NIH Adds Funding for Biomarker-Based Alzheimer Disease Studies

September 30, 2020

The funding will offer additional benefit for the HABLE and HABLE-AT(N) studies with the ability to better classify and categorize participants into groups by dementia type and disease stage.

The National Institutes of Health (NIH) announced that it is has added an additional funding for more biomarker measures, including positron emission tomography (PET) imaging, to the ongoing Health and Aging Brain Among Latino Elders (HABLE) study.1

The NIH’s National Institute on Aging (NIA) also awarded an expected $45.5 million over 5 years to the University of North Texas Health Science Center (HSC) for the Health and Aging Brain Among Latino Elders-Amyloid, Tau, and Neurodegeneration (HABLE-AT [N]) study. The combined investment is geared towards learning more about the disparities of brain aging and Alzheimer disease (AD) between Mexican Americans and non-Latino whites.

HABLE, launched in September 2017, has nearly completed recruitment of 1000 Mexican Americans and 1000 non-Latino whites, all of whom are aged 50 years and older. Patients within the study are expected to receive a functional exam, clinical labs, neuropsychological testing, bloodwork, and magnetic resonance imaging (MRI) on the brain.

“To successfully battle and ultimately prevent or treat a complex disease such as Alzheimer’s, we need to understand how this disease and other forms of dementia affect our nation’s diverse communities differently,” Eliezer Masliah, MD, director, NIA Division of Neuroscience, said in a statement.

Amyloid and tau PET will be among the 2 major neuroimaging components from HABLE-AT(N) that will benefit the most from the additional funding. The study will also examine whether traces of amyloid peptides such as amyloid-beta 40 (Aß40) and 42 (Aß42), other biomarkers including tau, neurofilament light (NfL), and exosomes in the blood, can be used to screen across the spectrum of AD. This would include patients who are asymptomatic to mild cognitive impairment and advanced stages of the disease.

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Sid O’Bryant, PhD, professor and executive director, HSC Institute for Translational Research, and professor, HSC’s Pharmacology & Neuroscience Unit, was named the principal investigator for both studies. He will lead both research teams which consist of leading experts in Mexican American cognitive aging, neuroimaging, blood-based biomarkers, as well as advanced statistical modeling.

“The scope and urgency of HABLE and HABLE-AT(N) is crucial for this underserved population,” Dallas Anderson, PhD, a program director in the Population Studies and Genetics Branch of NIA’s Division of Neuroscience, said in a statement. “Most importantly, it will help to clarify questions in the diagnosis of Alzheimer’s disease and related dementias in Mexican Americans.”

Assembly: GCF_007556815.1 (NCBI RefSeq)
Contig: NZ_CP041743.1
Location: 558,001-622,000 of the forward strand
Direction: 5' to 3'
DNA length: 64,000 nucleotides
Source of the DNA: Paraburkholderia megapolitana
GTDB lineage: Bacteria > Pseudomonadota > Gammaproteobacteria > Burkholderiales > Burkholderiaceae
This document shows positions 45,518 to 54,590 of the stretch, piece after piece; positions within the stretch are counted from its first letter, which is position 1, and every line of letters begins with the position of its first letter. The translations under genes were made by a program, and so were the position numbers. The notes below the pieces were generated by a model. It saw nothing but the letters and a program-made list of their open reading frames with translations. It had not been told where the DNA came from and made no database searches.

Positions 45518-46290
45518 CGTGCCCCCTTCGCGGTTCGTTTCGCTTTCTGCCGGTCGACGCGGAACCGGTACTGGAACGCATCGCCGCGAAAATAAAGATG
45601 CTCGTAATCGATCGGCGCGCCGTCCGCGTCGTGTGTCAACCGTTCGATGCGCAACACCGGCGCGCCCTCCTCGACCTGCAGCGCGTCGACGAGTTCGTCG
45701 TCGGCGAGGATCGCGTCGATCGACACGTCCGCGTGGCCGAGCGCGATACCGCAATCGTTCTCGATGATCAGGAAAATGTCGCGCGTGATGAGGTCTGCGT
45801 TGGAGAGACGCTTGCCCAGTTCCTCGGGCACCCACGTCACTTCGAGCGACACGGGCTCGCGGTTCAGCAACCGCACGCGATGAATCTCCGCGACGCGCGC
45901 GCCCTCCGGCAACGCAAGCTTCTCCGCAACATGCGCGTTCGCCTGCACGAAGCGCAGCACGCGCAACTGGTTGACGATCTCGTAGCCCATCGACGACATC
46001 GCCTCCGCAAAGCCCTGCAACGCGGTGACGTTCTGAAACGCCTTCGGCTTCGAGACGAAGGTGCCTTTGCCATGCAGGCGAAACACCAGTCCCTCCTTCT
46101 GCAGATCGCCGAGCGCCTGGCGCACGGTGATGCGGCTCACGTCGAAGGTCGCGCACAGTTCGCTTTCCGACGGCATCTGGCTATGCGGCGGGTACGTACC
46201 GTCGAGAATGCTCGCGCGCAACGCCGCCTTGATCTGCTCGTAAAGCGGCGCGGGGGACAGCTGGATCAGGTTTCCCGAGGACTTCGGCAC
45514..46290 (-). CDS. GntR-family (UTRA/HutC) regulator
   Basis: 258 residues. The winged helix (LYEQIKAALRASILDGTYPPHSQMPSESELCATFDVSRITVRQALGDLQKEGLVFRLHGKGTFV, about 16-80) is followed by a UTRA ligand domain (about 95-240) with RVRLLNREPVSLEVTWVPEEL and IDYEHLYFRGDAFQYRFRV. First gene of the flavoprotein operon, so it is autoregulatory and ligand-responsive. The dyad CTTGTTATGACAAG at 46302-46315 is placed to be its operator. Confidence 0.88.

HABLE-AT(N) is aligned with the NIA-Alzheimer’s Association Research Framework, which is constructed based on 3 general groups of biomarkers. Beta-amyloid (A), tau (T), and neurodegeneration or neuronal injury (N), combined are referred to as the AT(N) research framework, which is designed to facilitate a better understanding of the disease process and the sequence of events that lead to cognitive impairment and dementia.

Investigators within HABLE-AT(N) will assess a variety of biological, behavioral, environmental, and sociocultural data to examine the big picture of how AD affects people throughout their lives. “Measuring additional biomarkers in this population will provide important clues to guide approaches to target the right disease processes in the right people at the right time,” Masliah added.

Projections from the US Census Bureau show that the number of Latinos age 65 and older are expected to quadruple by 2060. In contrast, the number of non-Hispanic whites are expected to increase by about 23% and the number of Blacks will more than double.2

HSC’s Institute for Translational Research plans on releasing data from HABLE and HABLE-AT(N) to the scientific community to facilitate rapid scientific advancements and thus meeting an NIA goal of open access to research data.

A study presented at the 2020 Alzheimer’s Association International Conference (AAIC) by Katrina Celis, MD, uncovered further information about the APOE ε4 allele, suggesting there is an increased risk for AD in non-Hispanic Whites compared to African Americans because of the increased APOE ε4 expression in carriers with the European local genomic ancestry. Celis detailed the role that increased APOE ε4 expression can have on future research and clinical care. Click here to listen to the conversation.

REFERENCES
1. NIH augments large scale study of Alzheimer’s disease biomarkers. News release. NIH. September 14, 2020. Accessed September 29, 2020. https://www.nih.gov/news-events/news-releases/nih-augments-large-scale-study-alzheimers-disease-biomarkers
2. 2017 national population projections tables: main series. United States Census. https://www.census.gov/data/tables/2017/demo/popproj/2017-summary-tables.html. Updated February 20, 2020. Accessed September 29, 2020.